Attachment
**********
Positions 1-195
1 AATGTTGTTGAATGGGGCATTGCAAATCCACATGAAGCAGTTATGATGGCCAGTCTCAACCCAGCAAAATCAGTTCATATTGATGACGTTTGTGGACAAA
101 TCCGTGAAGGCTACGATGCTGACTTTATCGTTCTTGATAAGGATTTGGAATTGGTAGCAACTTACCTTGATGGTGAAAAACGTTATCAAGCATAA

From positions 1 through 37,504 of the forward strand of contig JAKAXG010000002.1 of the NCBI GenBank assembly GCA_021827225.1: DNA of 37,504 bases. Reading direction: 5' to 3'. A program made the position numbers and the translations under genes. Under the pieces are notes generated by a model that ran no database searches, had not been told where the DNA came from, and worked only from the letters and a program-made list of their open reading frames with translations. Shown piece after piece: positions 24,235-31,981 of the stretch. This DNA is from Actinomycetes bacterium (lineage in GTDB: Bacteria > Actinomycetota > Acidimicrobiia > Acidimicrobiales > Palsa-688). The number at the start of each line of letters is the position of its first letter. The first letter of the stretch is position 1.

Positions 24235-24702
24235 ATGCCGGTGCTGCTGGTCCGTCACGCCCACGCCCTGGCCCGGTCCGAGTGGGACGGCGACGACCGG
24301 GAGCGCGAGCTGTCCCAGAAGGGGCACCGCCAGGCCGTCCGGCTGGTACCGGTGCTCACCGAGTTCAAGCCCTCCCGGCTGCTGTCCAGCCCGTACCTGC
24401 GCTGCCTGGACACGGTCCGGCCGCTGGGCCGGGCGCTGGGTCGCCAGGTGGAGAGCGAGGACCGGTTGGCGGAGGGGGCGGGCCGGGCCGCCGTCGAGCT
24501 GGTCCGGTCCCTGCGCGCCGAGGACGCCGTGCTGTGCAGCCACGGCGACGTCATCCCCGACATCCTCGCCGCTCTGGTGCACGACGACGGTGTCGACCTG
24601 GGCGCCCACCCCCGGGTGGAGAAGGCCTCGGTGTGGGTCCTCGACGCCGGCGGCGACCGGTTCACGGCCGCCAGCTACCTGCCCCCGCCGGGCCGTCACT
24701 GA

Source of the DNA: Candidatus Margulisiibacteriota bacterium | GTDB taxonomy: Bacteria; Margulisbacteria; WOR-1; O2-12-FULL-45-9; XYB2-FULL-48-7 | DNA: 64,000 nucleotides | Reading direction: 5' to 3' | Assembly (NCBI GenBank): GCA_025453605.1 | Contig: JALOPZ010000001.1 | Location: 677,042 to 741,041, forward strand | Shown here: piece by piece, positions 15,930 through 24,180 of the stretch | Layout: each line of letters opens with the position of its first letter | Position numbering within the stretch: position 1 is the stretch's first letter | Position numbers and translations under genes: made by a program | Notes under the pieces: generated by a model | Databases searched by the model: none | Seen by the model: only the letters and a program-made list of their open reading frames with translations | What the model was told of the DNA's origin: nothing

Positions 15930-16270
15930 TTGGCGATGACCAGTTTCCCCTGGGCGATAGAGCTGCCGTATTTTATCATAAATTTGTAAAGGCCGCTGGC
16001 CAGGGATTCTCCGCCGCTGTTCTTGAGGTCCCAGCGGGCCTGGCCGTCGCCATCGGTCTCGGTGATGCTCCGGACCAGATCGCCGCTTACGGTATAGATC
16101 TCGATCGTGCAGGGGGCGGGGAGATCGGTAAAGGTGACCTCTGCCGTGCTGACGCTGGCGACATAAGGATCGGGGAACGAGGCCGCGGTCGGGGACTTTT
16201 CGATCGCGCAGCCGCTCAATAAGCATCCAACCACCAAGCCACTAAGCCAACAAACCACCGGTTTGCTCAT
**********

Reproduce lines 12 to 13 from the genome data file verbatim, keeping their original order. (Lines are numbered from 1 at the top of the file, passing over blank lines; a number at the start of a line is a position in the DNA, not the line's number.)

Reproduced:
Source of the DNA: Candidatus Margulisiibacteriota bacterium | GTDB taxonomy: Bacteria; Margulisbacteria; WOR-1; O2-12-FULL-45-9; XYB2-FULL-48-7 | DNA: 64,000 nucleotides | Reading direction: 5' to 3' | Assembly (NCBI GenBank): GCA_025453605.1 | Contig: JALOPZ010000001.1 | Location: 677,042 to 741,041, forward strand | Shown here: piece by piece, positions 15,930 through 24,180 of the stretch | Layout: each line of letters opens with the position of its first letter | Position numbering within the stretch: position 1 is the stretch's first letter | Position numbers and translations under genes: made by a program | Notes under the pieces: generated by a model | Databases searched by the model: none | Seen by the model: only the letters and a program-made list of their open reading frames with translations | What the model was told of the DNA's origin: nothing

Positions 15930-16270